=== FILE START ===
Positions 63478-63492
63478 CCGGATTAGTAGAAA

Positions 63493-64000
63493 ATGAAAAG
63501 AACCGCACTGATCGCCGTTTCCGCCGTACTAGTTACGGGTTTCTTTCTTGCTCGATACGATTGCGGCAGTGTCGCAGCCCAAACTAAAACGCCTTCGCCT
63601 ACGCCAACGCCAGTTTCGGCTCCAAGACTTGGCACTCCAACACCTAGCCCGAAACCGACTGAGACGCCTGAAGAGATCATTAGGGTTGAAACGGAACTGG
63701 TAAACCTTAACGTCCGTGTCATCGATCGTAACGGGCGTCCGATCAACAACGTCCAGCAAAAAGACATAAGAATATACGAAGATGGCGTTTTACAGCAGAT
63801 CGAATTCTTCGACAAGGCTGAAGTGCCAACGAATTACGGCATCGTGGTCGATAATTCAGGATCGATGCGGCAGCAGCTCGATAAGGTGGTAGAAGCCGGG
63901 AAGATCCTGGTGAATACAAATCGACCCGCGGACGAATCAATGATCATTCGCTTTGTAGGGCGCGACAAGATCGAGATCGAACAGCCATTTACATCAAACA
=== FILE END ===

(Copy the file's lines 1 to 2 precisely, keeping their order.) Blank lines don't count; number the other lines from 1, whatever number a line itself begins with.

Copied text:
Positions 63478-63492
63478 CCGGATTAGTAGAAA